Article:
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View Full Version : Now THIS is woodworking!



Scott Loven
05-18-2005, 2:49 PM
I would like to do work like this some day!

http://www.nt.sakura.ne.jp/%7Egarakuta/wood/mftr/skep/indexe.htm

Scott

Ted Shrader
05-18-2005, 2:51 PM
That is very interesting. Thanks for the link.

Ted

Jim Stastny
05-18-2005, 3:12 PM
Really incredible to see that done with hand tools, and to think he found the lumber!

Jim Becker
05-18-2005, 3:54 PM
Very instructive and wonderful woodworking technique. He has some good subtle humor, too! Thanks for sharing!

Robert Mayer
05-18-2005, 4:39 PM
I think he needs to sell some lumber to us. 1bf for cherry?

Scott Loven
05-18-2005, 5:49 PM
I paid $.60/a BF for mine!

I saw that he built it for SWAMBO, what does the A stand for, Always? I know the rest.
Scott

Vaughn McMillan
05-18-2005, 6:19 PM
This guy does remarkable work, and it's a kick reading his narrative. I support my WW habit as a tech writer for a software company, and I deal with several contacts in Japan, and most of them break English in much the same way. All I know is this gentleman writes much better English than I do Japanese. ;)

- Vaughn

John Hart
05-18-2005, 7:13 PM
I think it's funny that he asked for advice at the end....Like he needs any!

Beautiful....Nice presentation too.

Steve Beadle
05-18-2005, 7:17 PM
Fascinating and very charming. I will have to check it out several times to let it soak in, I think. I love the way his personality comes through!

Dev Emch
05-18-2005, 8:11 PM
Very Nice! Clearly he understands woodjoinery. No kreg pockets here.

Couple of observations. He was considering using raised panels and then opted not to. Is it me or have others noticed that the use of panel raising has gotten a bit out of control. That even the classical straight cut raised design is getting a bit over the top not to metion the multitude of curved patterns available. Seems everyone has the same shaper cutters and so hobby projects resemble furniture store items which resemble home depot kitchen cabinets. It all looks the same. This guy chose a simpler pattern not because of a lack of tooling but rather for simplicity. Simplicity which emphasizes the wood. I have had a long standing rule. I never use complex patterns for either the cope and stick mouldings nor the panel raising profiles when i am using figured woods and veneers. Its just too hard on the eyes even though most folks dont quite see why its hard on the eyes. And the shakers did away with the panel raising as well. Here, this gent is doing the same. Doesn't this look good? Very simple. Very clean. Very elegant. Notice how the larger than normal number of panels are not over-competeing for attention?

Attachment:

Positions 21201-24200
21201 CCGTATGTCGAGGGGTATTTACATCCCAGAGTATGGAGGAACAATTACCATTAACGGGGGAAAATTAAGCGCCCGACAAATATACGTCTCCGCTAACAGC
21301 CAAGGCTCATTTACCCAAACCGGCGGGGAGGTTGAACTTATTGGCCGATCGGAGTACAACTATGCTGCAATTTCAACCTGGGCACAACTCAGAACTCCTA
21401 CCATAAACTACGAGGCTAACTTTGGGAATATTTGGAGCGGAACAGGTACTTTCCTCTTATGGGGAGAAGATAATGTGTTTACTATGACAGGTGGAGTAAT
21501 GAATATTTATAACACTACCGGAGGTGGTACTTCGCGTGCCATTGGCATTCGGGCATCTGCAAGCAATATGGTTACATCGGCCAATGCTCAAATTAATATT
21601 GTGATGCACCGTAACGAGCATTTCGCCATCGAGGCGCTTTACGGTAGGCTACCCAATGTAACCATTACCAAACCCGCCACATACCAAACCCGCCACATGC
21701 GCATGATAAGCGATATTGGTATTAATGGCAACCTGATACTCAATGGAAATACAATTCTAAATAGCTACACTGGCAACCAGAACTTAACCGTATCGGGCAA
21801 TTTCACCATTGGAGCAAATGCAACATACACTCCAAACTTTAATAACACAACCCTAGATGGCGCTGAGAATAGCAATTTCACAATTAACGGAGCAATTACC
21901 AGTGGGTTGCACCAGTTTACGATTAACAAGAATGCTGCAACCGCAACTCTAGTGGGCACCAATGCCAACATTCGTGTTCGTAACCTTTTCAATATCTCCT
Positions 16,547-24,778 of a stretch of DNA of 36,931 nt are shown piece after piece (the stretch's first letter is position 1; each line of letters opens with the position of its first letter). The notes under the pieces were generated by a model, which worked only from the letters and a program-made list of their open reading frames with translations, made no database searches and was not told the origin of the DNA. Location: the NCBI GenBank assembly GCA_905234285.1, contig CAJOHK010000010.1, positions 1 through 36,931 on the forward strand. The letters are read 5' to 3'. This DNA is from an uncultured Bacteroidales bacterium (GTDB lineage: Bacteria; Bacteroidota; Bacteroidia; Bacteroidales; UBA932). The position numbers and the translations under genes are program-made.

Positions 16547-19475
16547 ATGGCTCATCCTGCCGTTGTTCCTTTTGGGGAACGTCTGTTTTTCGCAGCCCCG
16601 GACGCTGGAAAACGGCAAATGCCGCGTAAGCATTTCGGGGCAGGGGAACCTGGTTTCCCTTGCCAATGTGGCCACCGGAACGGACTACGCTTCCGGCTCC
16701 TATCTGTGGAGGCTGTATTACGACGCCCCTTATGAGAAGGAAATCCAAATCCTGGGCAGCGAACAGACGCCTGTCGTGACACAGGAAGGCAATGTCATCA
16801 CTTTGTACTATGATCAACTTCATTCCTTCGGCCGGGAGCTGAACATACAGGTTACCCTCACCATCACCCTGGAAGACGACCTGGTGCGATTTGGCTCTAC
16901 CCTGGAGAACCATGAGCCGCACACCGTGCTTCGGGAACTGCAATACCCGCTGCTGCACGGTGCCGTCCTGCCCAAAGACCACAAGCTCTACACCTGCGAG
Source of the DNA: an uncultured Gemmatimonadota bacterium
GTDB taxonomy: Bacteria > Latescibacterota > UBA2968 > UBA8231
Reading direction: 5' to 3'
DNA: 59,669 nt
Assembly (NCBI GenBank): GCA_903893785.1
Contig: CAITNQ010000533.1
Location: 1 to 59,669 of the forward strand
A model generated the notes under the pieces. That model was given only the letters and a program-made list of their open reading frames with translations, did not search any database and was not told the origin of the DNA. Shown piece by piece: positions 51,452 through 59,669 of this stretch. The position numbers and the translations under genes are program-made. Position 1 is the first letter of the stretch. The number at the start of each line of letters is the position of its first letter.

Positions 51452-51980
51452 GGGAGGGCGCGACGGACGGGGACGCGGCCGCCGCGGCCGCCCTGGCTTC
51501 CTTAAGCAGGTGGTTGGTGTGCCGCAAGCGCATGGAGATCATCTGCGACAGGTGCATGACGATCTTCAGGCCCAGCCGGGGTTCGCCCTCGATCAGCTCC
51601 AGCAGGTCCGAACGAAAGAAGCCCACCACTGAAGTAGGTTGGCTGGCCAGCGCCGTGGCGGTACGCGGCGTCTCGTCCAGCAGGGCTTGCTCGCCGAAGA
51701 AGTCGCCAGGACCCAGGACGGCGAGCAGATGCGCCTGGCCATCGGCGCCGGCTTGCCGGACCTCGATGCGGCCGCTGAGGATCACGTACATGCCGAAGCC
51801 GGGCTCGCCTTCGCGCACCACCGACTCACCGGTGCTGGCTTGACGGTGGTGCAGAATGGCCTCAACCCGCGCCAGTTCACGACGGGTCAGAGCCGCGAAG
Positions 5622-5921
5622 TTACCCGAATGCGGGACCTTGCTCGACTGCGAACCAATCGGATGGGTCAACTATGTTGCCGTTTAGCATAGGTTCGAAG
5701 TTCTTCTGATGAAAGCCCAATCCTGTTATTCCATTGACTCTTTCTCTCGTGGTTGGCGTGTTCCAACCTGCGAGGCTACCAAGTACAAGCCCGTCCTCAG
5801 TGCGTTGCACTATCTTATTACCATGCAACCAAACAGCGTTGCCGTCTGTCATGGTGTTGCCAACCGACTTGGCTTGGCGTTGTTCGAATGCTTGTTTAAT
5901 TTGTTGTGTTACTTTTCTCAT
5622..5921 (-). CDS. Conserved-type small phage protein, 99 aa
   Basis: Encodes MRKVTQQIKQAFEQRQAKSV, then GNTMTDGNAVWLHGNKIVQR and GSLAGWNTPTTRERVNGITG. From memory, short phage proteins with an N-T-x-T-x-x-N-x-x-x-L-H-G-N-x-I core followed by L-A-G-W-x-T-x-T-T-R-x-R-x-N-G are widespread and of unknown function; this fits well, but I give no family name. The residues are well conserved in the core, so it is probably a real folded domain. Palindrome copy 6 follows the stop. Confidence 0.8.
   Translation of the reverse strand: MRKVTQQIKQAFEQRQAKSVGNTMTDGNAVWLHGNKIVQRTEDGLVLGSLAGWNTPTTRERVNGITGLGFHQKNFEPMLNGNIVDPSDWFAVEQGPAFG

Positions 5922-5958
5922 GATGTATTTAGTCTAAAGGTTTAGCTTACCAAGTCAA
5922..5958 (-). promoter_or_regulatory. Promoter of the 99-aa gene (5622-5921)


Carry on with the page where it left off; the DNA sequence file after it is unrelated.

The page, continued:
Another thing I noticed that is relativly new is the cope and stick profile. Its a simple bevel. Now when it comes down to the joints, he is using fully coped tenon cuts. This is actually correct in that no stub tenon is being used. But I just like how that simple bevel flows into the greater scheme of things. It offers just a bit of paazzzz but in no way attempts to overpower the design. It offers a simple frameing of the panel which sits flat within its grooves. Also note the size and angle of the bevel. Home Depot had some cabinet doors that were sporting a type of moulding edge bevel. This is not the same. It appears larger and more prominent. Very nicely done.

Lastly, notice his use of cross members. This works at keeping lateral migration a bit under control. Did you guys notice the use of those large prominent dovetails? Locking the joint in the direction(s) of migration. Very nicely done.

Ian Abraham
05-18-2005, 8:32 PM
I navigated back to his home page and had a look at his other stuff also.

http://www.nt.sakura.ne.jp/~garakuta/wood/english/index.htm

He has a set of pages on sawing the logs using his shop bandsaw. I like the extra feeed table that sticks out the shop window for loading logs:) . "Sawmill is not open if it is raining or snowing" :D

http://www.nt.sakura.ne.jp/~garakuta/wood/english/esawmil/sawmill.html

Thanks for posting that Scott, I too like seeing how other people around the world do things.

Cheers

Ian

Bobby Hicks
05-19-2005, 9:38 AM
Creekers,

Here's another Japanese woodworker site. I really enjoy looking at these. It gives you a different perspective.

This guy makes a lot of his own tools from stuff people are getting rid of or things he finds.

<http://homepage3.nifty.com/manasan/english/english.htm>

Ole Anderson
05-19-2005, 1:38 PM
My goodness, now that IS woodworking.

What really caught my attention in this:
http://www.nt.sakura.ne.jp/~garakuta/wood/english/index.htm

is the background music (Bach and his Jesu Joy...) anyone know how to capture that for my future enjoyment?

Takeshi Uchida
05-25-2005, 12:38 PM
Hi creekers. Thank you for many compliments for my shoe cabinet.

I'm glad to know some of Western woodworkers like simple design. I was afraid if the simplicity may give somewhere shabby impression.
I like hand tools as I know I'm not good at operating power tools. and It's too powerful for me . and I cannot have enough time to understand and talk with wood. I'm a hobby woodworker and I like and enjoy the time with wood.

BTW, this forum is really great. Livery, earnet and instructive. I added this site to favorite in my browser.